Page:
Asian markets were lower on Wednesday despite a US budget deal that aims to avoid a repeat of a government shutdown that paralysed Washington in October.
Tokyo declined 0.47 percent, Shanghai lost 0.92 percent, Hong Kong fell 0.67 percent and Sydney was down 0.24 percent while Seoul traded flat.
Congressional negotiators on Tuesday reached a two-year deal on US spending which President Barack Obama hailed as a sign of rare bipartisan cooperation in the strife-filled US legislature.
Under an agreement reached in October that ended a crippling 16-day shutdown, US federal spending authority expires on January 15, when a new agreement will need to be in force.
Tuesday’s deal sets the new annual budget caps for 2014 and 2015 at just over $1 trillion — slightly higher than current levels — and at least partially repeals the automatic, widely loathed budget cuts known as “sequestration”.
It provides for $85 billion in mandatory savings while allowing for $63 billion in sequestration relief, leaving $22 billion in deficit reduction, according to the deal’s main brokers.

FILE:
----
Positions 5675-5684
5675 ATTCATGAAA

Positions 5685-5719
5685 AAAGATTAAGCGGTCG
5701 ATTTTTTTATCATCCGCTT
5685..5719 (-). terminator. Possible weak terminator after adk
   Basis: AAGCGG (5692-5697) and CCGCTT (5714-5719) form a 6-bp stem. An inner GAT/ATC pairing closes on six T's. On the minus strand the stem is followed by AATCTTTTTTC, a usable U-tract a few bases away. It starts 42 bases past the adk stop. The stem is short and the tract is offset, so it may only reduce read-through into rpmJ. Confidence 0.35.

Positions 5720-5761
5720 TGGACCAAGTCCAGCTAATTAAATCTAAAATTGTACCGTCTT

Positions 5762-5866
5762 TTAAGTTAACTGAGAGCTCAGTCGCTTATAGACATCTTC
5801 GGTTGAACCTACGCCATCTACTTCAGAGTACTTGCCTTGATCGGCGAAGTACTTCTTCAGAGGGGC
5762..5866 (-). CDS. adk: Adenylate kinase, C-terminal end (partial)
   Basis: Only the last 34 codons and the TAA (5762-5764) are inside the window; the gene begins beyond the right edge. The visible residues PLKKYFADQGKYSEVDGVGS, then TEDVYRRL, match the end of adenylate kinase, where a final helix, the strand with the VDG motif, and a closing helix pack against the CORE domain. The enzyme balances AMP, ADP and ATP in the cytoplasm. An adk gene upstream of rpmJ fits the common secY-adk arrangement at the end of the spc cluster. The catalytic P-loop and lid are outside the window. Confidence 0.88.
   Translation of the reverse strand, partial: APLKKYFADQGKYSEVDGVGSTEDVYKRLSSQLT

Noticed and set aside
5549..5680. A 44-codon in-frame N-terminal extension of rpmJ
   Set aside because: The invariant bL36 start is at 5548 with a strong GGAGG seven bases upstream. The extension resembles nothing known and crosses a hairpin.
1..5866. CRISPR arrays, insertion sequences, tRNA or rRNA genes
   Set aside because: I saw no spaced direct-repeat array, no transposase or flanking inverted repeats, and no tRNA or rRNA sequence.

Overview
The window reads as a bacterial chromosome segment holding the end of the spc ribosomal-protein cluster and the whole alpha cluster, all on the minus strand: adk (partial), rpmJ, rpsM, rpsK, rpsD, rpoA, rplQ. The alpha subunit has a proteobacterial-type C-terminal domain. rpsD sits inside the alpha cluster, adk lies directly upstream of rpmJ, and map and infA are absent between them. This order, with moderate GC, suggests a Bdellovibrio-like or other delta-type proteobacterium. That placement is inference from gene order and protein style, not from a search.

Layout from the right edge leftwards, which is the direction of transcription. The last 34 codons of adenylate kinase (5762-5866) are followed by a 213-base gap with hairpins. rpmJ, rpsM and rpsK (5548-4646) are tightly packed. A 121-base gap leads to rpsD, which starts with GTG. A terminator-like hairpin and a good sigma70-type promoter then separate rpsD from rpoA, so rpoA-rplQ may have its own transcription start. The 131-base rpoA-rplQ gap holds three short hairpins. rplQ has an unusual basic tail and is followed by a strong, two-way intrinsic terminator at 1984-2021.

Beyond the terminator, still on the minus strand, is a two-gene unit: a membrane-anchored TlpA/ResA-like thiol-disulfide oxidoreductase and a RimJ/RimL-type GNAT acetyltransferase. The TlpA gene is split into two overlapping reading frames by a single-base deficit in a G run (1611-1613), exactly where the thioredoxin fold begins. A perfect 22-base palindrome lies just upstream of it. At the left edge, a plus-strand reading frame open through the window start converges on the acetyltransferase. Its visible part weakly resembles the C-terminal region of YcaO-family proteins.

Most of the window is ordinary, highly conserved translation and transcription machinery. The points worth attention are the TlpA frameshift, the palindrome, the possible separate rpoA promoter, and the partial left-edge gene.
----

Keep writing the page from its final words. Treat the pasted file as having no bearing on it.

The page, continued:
By most accounts the agreement is an underwhelming one, far from the grand bargain envisioned by some optimists in Washington earlier this year.
But it sets the warring Democratic and Republican Parties on track for further cooperation on fiscal policy, ending the cycle of budget feuding that has marred Washington since 2011.
The challenge now is selling the agreement to sceptical conservatives and liberals in the Senate and House of Representatives.
Earlier, US stocks ended lower as investors looked ahead to a retail sales report that covers the beginning of the critical holiday shopping season.
The Dow Jones Industrial Average fell 0.33 percent to 15,973.13.
The US dollar fell again Tuesday as expectations for significantly tighter monetary conditions from the Federal Reserve dissipated on hints of only a slight taper of its stimulus.
St. Louis Fed President James Bullard said Monday that a marginal tapering of the bank’s $85-billion-a-month bond-buying scheme could be on the cards at its December 17-18 policy meeting.
The dollar fetched 102.84 yen early Wednesday, hardly changed from 102.81 yen in New York Tuesday afternoon but down from 103.30 yen in Tokyo on Tuesday.
The euro bought $1.3761 and 141.60 yen, almost flat from $1.3760 and 141.68 yen in US trade.
On oil markets, New York’s main contract, West Texas Intermediate (WTI) for January delivery, was up two cents at $98.53 in early Asian trading while Brent North Sea crude for January eased three cents to $109.35.
Gold fetched $1,258.20 at 0220 GMT compared with $1,247.49 late Tuesday.